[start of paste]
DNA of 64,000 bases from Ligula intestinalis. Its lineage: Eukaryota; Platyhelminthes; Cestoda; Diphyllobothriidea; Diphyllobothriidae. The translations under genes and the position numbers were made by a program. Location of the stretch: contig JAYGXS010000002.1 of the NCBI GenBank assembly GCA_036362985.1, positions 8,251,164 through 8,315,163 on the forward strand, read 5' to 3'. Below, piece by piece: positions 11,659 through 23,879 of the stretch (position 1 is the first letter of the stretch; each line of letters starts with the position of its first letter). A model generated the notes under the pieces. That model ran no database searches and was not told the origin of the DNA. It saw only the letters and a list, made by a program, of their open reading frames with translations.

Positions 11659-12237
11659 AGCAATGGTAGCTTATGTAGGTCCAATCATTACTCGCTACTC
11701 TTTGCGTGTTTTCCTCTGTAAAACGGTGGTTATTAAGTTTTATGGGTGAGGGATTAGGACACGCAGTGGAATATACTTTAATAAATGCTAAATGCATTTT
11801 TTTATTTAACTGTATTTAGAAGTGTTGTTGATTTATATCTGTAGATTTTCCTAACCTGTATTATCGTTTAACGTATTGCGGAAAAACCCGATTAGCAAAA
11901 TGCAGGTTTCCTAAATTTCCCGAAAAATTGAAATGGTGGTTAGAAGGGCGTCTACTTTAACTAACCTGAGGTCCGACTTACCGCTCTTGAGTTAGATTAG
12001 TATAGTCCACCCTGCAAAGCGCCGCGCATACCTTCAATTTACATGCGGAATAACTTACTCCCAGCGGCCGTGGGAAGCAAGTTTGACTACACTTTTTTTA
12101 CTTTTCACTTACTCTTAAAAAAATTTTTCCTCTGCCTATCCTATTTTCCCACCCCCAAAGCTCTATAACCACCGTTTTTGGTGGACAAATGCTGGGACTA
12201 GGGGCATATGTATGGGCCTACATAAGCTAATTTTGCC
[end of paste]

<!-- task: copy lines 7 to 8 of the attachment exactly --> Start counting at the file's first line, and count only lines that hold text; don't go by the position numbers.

12001 TATAGTCCACCCTGCAAAGCGCCGCGCATACCTTCAATTTACATGCGGAATAACTTACTCCCAGCGGCCGTGGGAAGCAAGTTTGACTACACTTTTTTTA
12101 CTTTTCACTTACTCTTAAAAAAATTTTTCCTCTGCCTATCCTATTTTCCCACCCCCAAAGCTCTATAACCACCGTTTTTGGTGGACAAATGCTGGGACTA